Parties to the Nauru Agreement (Pna)

Parties to the Nauru Agreement (PNA): An Overview

The Parties to the Nauru Agreement (PNA) is a sub-regional organization of eight Pacific Island countries that seeks to regulate and manage tuna fisheries within their exclusive economic zones (EEZs). The PNA was established in 1982, with the signing of the Nauru Agreement, which granted the countries full control over fisheries in their EEZs.

The members of the PNA include Federated States of Micronesia, Kiribati, Marshall Islands, Nauru, Palau, Papua New Guinea, Solomon Islands, and Tuvalu. Together, these countries maintain the world`s largest sustainable tuna fisheries, accounting for almost 50% of the global supply of skipjack tuna.

The PNA seeks to regulate the management, control, and development of tuna fisheries in the region, ensuring the conservation and sustainable use of these resources. The organization operates through a system of vessel day scheme (VDS), which limits the number of fishing vessels allowed into the region and promotes sustainable fishing practices.

The VDS system is designed to provide the PNA with complete control over the management of tuna fishing in the region, allowing member countries to set their fishing limits, allocate fishing days, and trade fishing days with other members. The system has been successful in ensuring the sustainability of tuna stocks while providing economic benefits to member countries.

The PNA is also involved in a number of projects aimed at building the capacity of local fishing communities, promoting technology transfer, and developing new products and markets for Pacific tuna. The organization operates a number of programs that support small-scale tuna fisheries, including the PNA Longline Vessel Day Scheme, which provides access to deep-sea fishing for local fishermen.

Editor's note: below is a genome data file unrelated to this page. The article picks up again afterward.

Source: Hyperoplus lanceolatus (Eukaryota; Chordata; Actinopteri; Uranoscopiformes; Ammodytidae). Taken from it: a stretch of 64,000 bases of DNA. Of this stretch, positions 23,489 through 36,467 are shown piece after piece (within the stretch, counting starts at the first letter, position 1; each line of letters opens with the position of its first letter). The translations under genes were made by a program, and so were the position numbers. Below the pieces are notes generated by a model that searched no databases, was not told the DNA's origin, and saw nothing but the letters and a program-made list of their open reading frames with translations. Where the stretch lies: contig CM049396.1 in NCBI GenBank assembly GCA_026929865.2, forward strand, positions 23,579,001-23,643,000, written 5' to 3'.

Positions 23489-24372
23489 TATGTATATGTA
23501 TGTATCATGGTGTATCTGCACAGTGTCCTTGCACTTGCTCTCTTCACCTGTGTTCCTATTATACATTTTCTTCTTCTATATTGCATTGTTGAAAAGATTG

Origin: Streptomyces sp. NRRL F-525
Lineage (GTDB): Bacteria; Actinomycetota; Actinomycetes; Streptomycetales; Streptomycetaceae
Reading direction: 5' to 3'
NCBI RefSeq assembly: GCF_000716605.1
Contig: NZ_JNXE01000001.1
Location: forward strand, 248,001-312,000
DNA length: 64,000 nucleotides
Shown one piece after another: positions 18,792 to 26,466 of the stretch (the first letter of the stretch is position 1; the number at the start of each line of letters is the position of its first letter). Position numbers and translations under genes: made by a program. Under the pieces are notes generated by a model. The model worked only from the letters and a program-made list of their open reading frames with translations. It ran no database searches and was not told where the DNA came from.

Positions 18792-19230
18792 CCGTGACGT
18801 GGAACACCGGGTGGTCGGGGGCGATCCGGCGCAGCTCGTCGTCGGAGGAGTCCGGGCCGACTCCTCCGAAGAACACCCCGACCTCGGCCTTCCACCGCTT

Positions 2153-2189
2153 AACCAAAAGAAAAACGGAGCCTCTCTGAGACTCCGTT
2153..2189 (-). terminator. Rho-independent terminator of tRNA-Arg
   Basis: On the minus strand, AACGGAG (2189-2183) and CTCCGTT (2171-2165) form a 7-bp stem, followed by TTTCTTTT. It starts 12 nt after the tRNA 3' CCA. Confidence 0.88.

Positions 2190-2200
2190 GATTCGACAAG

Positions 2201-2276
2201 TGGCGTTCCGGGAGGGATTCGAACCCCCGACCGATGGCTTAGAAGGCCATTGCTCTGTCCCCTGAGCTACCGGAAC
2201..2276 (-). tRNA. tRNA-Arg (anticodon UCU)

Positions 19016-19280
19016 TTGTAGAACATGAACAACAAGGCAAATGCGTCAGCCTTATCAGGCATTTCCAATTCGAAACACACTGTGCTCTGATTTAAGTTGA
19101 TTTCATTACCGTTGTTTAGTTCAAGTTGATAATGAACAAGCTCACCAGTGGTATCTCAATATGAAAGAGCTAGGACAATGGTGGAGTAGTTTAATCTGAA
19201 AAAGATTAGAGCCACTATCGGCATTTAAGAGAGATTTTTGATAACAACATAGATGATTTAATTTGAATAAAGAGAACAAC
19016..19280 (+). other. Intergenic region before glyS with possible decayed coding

In recent years, the PNA has become recognized as a model for international fisheries management, with its innovative VDS system and successful efforts to promote sustainable fishing practices. The organization has received praise from environmental groups, industry representatives, and international organizations for its work in protecting the health of tuna stocks while promoting economic development in the region.

In summary, the Parties to the Nauru Agreement (PNA) is a sub-regional organization that has successfully regulated and managed tuna fisheries in the Pacific region. Through its innovative VDS system and various capacity-building programs, the PNA has set an example for sustainable fisheries management worldwide. As a result, the organization has become a key player in the global tuna industry, promoting economic development while ensuring the long-term sustainability of fisheries in the region.